While your attorney will do their best to fight the charges you face, there is no guarantee they will succeed. You might be angry at them if you did not win, but that alone is not sufficient grounds to appeal.
You may, however, be able to appeal your case if you can show that:
- Your legal representative failed to do their job to a reasonable standard
- The result would probably have been different if they had
The legal term for this kind of problem is the ineffective assistance of counsel. Here are some of the reasons it might occur:
A lack of time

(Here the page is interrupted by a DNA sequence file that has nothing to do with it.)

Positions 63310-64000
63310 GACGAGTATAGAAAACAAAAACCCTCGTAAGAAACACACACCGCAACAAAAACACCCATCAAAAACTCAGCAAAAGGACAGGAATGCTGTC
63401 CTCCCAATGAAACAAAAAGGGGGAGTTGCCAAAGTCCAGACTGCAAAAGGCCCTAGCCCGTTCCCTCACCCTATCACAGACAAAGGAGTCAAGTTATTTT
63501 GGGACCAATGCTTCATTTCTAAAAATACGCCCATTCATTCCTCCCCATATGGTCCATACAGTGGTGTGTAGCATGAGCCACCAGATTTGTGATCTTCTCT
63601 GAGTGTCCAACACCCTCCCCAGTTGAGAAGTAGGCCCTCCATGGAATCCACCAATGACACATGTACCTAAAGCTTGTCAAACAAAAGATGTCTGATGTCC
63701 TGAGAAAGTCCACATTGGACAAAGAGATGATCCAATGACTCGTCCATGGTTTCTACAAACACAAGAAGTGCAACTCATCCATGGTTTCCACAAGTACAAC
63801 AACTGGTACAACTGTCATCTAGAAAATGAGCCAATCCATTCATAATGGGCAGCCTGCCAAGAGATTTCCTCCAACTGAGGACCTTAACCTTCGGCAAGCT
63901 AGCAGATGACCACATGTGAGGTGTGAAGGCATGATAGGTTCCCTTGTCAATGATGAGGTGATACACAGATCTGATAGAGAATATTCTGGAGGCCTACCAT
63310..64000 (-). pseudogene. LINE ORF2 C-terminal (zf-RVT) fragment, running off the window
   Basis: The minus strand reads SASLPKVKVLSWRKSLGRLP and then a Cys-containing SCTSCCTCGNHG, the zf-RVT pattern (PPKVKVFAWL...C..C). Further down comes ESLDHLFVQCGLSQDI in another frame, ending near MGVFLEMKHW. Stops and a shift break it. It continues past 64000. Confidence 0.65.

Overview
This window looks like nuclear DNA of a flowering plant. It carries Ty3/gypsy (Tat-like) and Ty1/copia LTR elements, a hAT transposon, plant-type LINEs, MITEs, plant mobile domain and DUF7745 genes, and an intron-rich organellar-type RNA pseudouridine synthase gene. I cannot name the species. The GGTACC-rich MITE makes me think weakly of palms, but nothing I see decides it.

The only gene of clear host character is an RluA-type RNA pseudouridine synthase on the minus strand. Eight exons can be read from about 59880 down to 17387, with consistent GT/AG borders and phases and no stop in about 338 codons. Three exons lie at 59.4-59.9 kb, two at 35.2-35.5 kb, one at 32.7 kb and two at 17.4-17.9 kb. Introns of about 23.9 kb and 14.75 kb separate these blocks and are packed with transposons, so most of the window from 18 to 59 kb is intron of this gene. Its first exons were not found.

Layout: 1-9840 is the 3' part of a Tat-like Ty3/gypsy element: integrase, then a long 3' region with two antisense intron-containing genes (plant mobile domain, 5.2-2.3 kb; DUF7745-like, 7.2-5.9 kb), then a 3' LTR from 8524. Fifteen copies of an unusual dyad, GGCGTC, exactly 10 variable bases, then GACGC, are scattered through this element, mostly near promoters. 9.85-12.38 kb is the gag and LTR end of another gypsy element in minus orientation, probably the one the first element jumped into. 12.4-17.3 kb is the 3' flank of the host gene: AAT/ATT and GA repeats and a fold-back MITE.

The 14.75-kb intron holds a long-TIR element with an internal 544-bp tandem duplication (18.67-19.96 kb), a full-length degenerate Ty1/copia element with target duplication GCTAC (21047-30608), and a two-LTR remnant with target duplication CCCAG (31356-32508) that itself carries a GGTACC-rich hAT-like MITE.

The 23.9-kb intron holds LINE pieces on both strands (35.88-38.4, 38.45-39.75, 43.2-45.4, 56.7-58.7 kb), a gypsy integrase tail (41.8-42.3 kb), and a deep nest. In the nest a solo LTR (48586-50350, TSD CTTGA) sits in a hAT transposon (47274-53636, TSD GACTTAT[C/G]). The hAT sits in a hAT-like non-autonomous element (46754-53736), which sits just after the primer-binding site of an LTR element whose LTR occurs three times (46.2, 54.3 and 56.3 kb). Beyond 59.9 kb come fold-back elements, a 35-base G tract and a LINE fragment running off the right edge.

Attorneys who work as public defenders often have too many clients at once. Hence they cannot dedicate the time they should to each case, which reduces the chance they get the results you would expect from someone who did dedicate sufficient time.
A lack of experience or subject-specific knowledge
In an ideal world, every attorney would turn down cases that they do not have the relevant knowledge or experience for, and clients would be free to choose from a range of suitable alternatives. Yet when using public defenders, there is sometimes no one of an appropriate level available, so a defendant who cannot afford to hire a private firm is forced to take it or leave it.
The Sixth Amendment gives you the right to a fair trial and effective counsel. If you believe you did not get it, you may have a reason to appeal your conviction. Seek legal help to understand more. Remember, this is your liberty at stake, so it is worth investigating all avenues.